Our study published in Communications Biology examined the contribution of genetic ancestry in cSCC risk in Hispanic/Latino and non-Hispanic white race/ethnicity groups from GERA. For each group, we examined the effect of the first 2 PCs, which represent geographic clines and are the only PCs that are geographically interpretable, on cSCC prevalence (Figure 1). We then ascertained whether genetic ancestry associations were explained by genetically predicted skin pigmentation, known cSCC genetic risk factors, and a clinical marker for chronic sun exposure. Finally, we conducted local ancestry analyses in GERA Hispanic/Latinos to determine whether each of the skin pigmentation- and/or known cSCC-associated loci show evidence of increased European ancestry in cSCC cases compared to controls.

We found that Northwestern European genetic ancestry is associated with increased risk of cSCC in non-Hispanic whites, and more so in Hispanic/Latinos of the US. The ancestry effects are largely, but not entirely explained by genetic determinants of skin pigmentation in both populations. Moreover, the ancestry effects were attenuated but not eliminated after adjusting for a clinical marker of chronic sun exposure. We also found evidence that the percentage of European ancestry at the SLC24A5 locus was strongly correlated with cSCC case status in Hispanic/Latinos (Figure 2). Interestingly, we also reported an association of the well-known pigment variant that leads to an amino acid substitution (Ala111Thr) at SLC24A5 with cSCC risk in Hispanic/Latinos. The Thr variant is fixed in Europeans while the Ala variant is fixed in Native Americans and East Asians, and hence the two variants are polymorphic in Hispanic/Latinos who have Native American and European admixture. This association of SLC24A5 skin-pigment associated variant with cSCC in Hispanic/Latinos is notable, as it has not been previously reported for cSCC, and likely explains the local ancestry effect. Further, SLC24A5 variant has a large effect on cSCC risk (OR=2.54 for Ala heterozygotes and 6.45 for Ala homozyogtes) and can explain a substantial proportion of the cSCC risk in Hispanic/Latinos.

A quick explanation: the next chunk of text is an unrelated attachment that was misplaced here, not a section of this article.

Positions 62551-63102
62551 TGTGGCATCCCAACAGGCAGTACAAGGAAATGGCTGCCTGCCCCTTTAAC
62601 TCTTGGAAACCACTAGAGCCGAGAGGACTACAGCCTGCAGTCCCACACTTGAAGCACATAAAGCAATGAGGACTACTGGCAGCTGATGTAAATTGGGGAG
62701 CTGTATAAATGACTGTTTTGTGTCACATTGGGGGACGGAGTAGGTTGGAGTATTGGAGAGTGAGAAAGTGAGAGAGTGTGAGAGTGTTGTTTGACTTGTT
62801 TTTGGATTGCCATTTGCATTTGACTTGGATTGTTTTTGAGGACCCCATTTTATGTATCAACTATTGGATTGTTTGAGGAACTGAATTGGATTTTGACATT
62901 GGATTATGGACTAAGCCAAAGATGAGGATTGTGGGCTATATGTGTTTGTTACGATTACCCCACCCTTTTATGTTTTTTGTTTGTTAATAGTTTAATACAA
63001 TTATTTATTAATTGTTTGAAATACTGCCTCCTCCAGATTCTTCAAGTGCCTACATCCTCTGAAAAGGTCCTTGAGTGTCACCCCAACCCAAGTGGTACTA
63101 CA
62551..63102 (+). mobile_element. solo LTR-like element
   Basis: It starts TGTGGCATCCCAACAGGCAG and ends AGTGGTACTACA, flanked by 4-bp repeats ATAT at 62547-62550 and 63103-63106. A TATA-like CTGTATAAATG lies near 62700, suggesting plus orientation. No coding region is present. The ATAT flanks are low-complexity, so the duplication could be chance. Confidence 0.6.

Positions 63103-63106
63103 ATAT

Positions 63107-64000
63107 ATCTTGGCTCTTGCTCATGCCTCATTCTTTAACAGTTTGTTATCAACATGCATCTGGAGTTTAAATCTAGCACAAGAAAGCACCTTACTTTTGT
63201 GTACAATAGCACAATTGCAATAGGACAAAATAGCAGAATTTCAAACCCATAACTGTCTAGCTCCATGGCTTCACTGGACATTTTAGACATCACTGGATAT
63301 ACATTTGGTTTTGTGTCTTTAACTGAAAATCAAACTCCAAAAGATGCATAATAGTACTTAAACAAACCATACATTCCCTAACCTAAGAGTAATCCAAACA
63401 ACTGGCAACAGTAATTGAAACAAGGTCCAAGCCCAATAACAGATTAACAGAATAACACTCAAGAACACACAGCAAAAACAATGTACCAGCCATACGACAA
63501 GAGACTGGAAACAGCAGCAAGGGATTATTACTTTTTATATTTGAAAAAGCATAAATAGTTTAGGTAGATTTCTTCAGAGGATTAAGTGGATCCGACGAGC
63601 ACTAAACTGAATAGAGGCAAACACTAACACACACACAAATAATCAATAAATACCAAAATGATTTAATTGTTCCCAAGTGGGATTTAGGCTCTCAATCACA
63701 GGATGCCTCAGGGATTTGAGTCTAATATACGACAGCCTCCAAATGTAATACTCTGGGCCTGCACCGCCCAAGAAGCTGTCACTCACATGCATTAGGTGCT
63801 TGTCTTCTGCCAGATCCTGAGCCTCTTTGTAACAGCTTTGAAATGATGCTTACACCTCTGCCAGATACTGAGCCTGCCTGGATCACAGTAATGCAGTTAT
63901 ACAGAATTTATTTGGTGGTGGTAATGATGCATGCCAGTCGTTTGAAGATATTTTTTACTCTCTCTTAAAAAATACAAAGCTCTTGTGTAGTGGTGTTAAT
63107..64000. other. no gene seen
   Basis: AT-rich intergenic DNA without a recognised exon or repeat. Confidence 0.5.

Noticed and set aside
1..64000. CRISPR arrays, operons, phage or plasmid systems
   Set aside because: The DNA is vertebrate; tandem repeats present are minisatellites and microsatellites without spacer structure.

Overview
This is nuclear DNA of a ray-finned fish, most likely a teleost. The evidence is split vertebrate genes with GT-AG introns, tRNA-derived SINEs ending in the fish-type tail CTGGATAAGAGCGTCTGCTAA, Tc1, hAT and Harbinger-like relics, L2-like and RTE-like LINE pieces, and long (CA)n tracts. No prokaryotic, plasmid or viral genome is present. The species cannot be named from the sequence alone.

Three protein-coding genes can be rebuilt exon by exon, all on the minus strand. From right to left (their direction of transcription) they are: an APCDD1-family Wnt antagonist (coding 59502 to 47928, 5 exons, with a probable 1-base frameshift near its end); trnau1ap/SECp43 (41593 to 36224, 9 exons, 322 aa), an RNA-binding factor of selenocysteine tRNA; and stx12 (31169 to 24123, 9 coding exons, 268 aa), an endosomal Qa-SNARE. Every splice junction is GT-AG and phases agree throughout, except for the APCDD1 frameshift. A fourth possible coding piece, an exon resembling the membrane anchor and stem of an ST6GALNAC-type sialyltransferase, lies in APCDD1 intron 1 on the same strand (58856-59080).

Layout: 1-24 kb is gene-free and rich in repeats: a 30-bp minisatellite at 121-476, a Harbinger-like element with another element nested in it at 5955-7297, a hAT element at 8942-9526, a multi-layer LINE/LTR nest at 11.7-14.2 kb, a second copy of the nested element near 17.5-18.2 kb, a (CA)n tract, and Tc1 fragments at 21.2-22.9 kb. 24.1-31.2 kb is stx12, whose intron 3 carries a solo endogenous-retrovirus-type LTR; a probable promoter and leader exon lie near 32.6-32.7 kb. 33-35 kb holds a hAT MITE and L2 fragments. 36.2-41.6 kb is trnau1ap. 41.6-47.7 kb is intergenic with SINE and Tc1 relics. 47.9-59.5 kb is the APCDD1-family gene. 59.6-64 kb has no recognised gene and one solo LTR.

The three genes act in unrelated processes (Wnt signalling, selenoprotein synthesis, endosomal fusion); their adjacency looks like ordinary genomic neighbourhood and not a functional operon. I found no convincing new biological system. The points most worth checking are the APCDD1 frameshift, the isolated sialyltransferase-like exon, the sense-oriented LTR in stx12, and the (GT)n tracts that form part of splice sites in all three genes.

Future research

The comparably light skin pigmentation in East Asians versus Northern Europeans but dramatically lower risk of cSCC in the former suggests that skin pigmentation alone may not be the primary determinant, but rather the specific genetic factors underlying that pigmentation. Future studies in East Asian and African American populations are solely needed to answer this question.

Full article online: https://www.nature.com/articles/s42003-020-01461-8

Figure 1. Ancestry contour figure showing cSCC prevalence by genetic ancestry in GERA. a. Hispanic/Latinos (N=8,490 individuals, including 294 cSCC cases); b. non-Hispanic whites (N=78,583 individuals, including 11,028 cSCC cases). cSCC prevalence is indicated on a color scale, with red hues indicating higher prevalence. Axes reflect the first two principal components of ancestry. Nationality subgroup labels were derived from the Human Genome Diversity Project.


Figure 2. Association of local ancestry at SLC24A5 and cSCC risk in GERA Hispanic/Latinos. A local ancestry analyses was conducted in 8,490 GERA Hispanic/Latinos (294 cSCC cases and 8,196 controls). A significant association between cSCC risk and local European genetic ancestry was detected at SLC24A5, where on average cases were of 91.8% European descent compared with controls at 3.8%.

REFERENCES

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Hélène Choquet

Scientist, Kaiser Permanente Division of Research